What can we learn from continuous glucose monitoring for a few weeks and standardized food challenges among people who haven’t been diagnosed with diabetes? A lot, as Rick and I discuss on PodMedTT this week.
The study, published in Public Library of Science Biology, looked at 57 subjects whose blood glucose was continuously monitored for two to four weeks. Each of them was also fed three standardized breakfasts twice: cornflakes and milk, a peanut butter sandwich and a protein bar. The plethora of data revealed new categories of what the authors call “glucotypes” based on how their blood glucose varied and how they responded to the meals.
Of great interest is the fact that many of these folks would fit the bill for prediabetes, and therefore be at risk of frank diabetes. In addition, the spike in blood glucose relative to consumption of cornflakes and milk caused the authors to speculate that such a meal is unsuitable for an estimated 80 percent of the world’s population. Finally, Rick and I agree that very much like a continuous blood pressure monitoring study we reported a few months ago, this study makes the case for continuous monitoring to obtain a more accurate picture of a person’s physiology.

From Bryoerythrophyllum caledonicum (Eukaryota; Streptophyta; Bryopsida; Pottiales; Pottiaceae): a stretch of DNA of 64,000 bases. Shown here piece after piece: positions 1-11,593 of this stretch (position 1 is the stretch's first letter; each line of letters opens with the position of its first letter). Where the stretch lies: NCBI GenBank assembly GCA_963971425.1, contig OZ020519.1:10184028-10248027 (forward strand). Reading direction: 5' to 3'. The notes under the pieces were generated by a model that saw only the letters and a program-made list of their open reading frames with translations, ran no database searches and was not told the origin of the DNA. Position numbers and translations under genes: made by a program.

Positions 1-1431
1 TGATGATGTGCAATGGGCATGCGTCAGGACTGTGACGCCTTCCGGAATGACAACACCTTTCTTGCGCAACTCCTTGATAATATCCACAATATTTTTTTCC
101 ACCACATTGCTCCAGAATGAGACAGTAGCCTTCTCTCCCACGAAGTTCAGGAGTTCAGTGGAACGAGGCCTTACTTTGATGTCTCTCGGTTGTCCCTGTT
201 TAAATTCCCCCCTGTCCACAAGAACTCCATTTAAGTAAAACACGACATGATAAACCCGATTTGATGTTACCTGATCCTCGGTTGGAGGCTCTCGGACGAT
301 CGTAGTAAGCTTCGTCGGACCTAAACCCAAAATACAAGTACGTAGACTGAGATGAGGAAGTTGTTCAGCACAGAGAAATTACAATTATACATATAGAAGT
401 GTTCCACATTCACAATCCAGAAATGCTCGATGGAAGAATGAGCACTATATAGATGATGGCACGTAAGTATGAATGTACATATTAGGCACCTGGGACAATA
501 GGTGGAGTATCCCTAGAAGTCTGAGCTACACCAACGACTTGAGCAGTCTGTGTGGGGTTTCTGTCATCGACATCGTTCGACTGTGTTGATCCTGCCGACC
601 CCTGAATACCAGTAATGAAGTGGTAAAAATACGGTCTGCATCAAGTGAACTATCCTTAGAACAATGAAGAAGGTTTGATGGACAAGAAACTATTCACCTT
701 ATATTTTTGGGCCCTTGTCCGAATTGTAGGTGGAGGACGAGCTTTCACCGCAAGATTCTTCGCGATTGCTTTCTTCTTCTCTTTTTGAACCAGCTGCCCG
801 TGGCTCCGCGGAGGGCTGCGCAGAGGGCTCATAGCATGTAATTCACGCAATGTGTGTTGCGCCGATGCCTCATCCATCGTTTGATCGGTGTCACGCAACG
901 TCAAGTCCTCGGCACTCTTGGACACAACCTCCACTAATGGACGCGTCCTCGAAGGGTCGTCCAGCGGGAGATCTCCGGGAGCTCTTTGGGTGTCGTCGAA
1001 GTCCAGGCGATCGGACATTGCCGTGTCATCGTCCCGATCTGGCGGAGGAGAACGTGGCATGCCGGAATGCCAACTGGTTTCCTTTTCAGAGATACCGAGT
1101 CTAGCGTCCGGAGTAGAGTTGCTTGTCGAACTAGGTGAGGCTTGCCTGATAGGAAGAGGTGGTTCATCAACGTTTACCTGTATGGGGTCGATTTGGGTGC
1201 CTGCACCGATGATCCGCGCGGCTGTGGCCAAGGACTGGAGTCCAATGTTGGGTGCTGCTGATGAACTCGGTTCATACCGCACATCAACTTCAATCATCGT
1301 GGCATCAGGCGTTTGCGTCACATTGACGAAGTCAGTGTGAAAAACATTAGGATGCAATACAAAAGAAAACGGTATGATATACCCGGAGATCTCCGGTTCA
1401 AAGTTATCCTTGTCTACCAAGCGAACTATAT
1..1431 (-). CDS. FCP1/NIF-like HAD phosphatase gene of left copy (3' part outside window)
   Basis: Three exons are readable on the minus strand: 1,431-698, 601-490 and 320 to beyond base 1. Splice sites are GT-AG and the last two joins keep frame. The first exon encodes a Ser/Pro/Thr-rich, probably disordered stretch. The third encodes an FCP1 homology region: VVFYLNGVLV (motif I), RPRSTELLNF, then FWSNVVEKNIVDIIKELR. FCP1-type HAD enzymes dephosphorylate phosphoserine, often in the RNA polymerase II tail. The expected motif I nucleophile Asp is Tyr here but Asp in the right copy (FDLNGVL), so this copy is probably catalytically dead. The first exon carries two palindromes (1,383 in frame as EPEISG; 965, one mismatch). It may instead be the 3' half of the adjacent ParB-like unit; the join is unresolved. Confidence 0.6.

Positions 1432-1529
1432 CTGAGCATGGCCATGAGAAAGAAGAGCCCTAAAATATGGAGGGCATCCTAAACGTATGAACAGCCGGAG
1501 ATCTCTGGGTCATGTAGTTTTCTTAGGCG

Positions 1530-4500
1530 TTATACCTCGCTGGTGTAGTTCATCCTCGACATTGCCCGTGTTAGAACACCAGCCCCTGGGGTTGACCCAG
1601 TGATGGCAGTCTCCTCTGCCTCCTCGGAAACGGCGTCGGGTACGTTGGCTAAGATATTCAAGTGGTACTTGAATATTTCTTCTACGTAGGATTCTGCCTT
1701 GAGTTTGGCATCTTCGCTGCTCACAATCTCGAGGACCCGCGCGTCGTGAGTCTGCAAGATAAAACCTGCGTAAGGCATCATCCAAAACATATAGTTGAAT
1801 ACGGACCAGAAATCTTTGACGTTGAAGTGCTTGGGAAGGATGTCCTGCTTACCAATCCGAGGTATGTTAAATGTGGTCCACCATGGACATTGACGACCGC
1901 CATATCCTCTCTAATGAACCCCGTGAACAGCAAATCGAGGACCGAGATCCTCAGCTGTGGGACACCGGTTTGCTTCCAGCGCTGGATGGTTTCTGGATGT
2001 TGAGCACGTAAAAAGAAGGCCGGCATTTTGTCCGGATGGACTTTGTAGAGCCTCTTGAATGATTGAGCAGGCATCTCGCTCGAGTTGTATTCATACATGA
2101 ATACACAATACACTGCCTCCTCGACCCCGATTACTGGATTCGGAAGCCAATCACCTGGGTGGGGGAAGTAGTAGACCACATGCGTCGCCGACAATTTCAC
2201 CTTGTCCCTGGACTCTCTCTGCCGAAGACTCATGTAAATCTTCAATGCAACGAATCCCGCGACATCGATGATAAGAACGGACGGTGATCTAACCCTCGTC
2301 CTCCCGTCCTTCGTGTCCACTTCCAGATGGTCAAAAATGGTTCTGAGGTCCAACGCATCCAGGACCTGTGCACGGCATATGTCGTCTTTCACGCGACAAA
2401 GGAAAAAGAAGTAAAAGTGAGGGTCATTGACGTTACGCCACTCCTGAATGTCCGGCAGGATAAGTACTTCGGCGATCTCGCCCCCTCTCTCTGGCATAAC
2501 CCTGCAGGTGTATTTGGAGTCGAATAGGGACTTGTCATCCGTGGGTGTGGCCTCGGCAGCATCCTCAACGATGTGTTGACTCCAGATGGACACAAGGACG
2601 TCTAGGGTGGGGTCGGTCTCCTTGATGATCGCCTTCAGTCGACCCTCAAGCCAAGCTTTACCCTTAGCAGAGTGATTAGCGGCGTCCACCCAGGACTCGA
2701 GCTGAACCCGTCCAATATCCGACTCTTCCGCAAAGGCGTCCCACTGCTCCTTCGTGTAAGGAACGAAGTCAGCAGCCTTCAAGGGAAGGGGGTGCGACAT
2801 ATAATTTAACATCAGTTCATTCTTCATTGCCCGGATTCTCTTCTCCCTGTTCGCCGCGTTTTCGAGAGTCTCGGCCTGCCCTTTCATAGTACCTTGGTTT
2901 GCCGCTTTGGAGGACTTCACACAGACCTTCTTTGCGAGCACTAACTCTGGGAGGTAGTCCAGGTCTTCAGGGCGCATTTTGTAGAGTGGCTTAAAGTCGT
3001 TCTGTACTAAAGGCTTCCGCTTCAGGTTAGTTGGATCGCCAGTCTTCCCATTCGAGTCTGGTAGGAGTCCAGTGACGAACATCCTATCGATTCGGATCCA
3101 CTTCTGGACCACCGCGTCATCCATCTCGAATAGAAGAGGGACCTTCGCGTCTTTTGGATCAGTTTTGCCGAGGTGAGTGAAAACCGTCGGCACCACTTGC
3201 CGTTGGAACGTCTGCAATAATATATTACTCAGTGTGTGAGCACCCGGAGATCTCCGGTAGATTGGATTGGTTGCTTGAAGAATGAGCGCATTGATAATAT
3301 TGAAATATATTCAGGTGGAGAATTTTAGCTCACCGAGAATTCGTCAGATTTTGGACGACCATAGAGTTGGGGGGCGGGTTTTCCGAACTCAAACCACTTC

Other topics this week include genomic screening and health care, and use of an anti-inflammatory for dilated cardiomyopathy in Annals of Internal Medicine; and firearm caliber and death in JAMA Open.
Until next week, y’all listen up and make healthy choices.